Tuesday, May 4, 2010

Freedom is not Free

Since my last post seems to have received a lot of attention, I'm going to expand a little.

Conservatives love to say "Freedom is not free." When they say that, they are usually referring to military action or service. And they are right. Freedom is not easy. It takes work.

Which brings me back to food. The same people who wax poetically about freedom not being free tend to be vigorous defenders of the worst processed food and most pernicious food marketing. Freedom of speech, enterprise and choice, they say.

But they never mention individual responsibility -- that pesky part about freedom not being free. Sure you have the right to eat whatever you want, but with that right comes the responsibility to make good choices. It's not easy. You have navigate the blizzard of Big Food propaganda. You need to learn to cook so you are not dependent on others for preparation and content of your meals. It's work, but work that brings you freedom.

So wouldn't you think that conservatives and libertarians, who extol the individual above all else, who make a cult of self improvement, would urge people to question, to think, to gather information so they can make informed decisions on what to eat?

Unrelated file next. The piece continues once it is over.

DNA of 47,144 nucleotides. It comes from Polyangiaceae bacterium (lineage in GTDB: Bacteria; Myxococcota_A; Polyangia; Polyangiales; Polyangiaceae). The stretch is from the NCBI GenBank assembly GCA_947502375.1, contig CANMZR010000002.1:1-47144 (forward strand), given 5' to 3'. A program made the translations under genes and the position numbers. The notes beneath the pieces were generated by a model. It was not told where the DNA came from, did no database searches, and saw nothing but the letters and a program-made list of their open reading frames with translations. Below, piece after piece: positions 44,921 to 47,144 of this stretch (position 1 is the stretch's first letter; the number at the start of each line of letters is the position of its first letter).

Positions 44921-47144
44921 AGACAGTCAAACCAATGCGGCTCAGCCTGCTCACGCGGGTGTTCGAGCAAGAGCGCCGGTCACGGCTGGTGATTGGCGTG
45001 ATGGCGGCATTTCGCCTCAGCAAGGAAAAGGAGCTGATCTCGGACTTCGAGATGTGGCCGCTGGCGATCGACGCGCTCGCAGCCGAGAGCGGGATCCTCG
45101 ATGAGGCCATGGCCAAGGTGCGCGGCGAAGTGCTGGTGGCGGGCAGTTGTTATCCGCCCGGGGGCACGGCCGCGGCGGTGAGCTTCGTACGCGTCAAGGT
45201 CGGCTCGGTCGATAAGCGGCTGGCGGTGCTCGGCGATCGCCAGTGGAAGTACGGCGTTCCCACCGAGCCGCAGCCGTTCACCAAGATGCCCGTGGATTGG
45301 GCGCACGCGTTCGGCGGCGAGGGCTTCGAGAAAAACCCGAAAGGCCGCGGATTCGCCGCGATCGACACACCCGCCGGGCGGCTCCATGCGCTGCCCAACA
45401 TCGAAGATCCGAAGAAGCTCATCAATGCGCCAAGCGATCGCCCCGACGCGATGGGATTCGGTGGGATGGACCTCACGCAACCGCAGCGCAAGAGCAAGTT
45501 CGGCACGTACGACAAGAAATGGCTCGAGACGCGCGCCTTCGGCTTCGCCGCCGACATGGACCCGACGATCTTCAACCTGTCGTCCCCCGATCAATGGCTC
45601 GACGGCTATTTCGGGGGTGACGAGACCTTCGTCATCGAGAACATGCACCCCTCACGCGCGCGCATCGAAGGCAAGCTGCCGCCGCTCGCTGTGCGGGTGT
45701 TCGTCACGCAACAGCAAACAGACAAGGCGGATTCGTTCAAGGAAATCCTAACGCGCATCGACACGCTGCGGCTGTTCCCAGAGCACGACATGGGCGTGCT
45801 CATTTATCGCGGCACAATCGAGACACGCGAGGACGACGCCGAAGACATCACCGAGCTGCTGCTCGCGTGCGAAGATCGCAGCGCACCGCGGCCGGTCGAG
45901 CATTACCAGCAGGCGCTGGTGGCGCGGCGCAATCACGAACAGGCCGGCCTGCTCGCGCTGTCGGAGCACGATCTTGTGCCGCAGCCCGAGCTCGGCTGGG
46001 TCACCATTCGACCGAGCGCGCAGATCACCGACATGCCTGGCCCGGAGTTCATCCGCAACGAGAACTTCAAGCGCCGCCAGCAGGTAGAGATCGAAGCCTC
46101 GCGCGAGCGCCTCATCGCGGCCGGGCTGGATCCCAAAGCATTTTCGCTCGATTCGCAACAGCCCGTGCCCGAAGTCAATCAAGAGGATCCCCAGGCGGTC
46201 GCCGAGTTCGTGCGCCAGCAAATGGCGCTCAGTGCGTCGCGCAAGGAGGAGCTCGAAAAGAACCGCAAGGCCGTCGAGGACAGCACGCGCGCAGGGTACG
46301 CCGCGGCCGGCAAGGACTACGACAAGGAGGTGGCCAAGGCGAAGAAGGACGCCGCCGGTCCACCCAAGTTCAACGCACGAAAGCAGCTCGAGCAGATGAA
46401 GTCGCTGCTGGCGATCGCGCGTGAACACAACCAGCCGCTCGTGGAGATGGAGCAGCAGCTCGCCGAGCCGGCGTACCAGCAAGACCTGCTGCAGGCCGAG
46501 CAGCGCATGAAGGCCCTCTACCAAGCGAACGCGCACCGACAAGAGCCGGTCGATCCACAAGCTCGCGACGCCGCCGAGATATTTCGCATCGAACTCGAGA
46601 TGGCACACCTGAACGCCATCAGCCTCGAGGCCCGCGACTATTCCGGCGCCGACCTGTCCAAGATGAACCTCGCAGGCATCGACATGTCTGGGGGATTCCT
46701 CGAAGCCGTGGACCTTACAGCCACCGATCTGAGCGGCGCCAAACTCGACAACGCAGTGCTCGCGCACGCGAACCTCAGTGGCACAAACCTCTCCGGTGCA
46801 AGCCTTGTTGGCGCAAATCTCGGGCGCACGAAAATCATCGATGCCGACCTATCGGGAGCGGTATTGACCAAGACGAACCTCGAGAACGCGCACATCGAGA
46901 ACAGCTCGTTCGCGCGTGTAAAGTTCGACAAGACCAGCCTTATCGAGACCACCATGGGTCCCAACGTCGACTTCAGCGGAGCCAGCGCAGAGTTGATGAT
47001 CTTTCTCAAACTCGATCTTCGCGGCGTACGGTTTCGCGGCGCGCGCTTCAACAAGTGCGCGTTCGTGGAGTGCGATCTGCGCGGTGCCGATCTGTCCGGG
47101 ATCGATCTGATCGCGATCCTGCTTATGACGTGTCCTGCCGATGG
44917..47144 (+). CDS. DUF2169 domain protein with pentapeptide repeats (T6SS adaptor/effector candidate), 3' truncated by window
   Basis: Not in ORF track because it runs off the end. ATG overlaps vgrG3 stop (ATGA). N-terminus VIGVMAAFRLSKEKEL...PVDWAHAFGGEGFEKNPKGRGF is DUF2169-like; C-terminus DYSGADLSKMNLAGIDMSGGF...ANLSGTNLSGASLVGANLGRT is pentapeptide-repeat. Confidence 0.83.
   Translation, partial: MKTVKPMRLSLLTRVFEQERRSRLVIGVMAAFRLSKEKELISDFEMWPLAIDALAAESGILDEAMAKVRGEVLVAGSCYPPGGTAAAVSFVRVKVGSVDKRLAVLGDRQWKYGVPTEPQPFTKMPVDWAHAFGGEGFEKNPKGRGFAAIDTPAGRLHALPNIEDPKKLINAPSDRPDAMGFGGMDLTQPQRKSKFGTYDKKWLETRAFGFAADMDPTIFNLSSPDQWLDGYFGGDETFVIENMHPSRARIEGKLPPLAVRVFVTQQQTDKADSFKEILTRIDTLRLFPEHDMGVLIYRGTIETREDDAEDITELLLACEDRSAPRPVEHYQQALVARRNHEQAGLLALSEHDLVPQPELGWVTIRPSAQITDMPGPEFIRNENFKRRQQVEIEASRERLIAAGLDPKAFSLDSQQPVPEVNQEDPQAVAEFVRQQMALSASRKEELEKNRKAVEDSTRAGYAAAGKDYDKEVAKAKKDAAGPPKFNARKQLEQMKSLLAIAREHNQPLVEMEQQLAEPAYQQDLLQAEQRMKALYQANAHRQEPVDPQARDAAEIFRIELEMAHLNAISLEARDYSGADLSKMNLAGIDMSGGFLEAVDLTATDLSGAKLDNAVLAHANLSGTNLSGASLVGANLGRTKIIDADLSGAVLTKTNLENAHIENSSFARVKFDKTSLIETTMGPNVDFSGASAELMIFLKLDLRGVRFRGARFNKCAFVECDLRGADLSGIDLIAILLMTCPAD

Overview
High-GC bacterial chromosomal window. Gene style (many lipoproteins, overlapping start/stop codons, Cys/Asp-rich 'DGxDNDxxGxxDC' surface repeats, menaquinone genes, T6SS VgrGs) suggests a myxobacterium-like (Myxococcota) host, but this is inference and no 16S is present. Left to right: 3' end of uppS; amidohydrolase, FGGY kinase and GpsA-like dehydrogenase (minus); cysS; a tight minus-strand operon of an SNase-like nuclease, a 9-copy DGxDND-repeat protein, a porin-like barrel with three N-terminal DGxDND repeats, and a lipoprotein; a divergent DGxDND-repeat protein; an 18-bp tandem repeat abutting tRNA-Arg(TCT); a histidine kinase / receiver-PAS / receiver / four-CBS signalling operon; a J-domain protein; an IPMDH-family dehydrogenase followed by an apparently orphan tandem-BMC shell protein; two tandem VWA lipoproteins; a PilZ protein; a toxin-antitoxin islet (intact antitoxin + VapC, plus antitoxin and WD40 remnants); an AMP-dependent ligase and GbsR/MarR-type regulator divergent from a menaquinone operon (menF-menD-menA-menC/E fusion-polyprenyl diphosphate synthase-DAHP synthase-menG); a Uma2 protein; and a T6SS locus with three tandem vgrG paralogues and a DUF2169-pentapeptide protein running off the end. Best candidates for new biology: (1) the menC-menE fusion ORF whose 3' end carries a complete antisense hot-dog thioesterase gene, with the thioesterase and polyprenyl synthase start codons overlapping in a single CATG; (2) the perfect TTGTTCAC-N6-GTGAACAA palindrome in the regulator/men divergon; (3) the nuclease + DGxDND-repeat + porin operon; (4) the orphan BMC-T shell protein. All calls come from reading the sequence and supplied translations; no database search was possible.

In fact, media conservatives and libertarians tend to do the opposite. They urge people to shut down their brains when it comes to food. Trust Big Food. Just eat it.

If you really believe in freedom, you should expect, indeed demand, that people accept the responsibilities that come with it. That means questioning what's in McNuggets and whether they really are good for your children. Sure McDonald's has a right to sell you crap. But as a free individual, you have the responsibility to decide for yourself if you eat it.

I'd love to see Rush shove the Big Mac away from his face long enough to say that.

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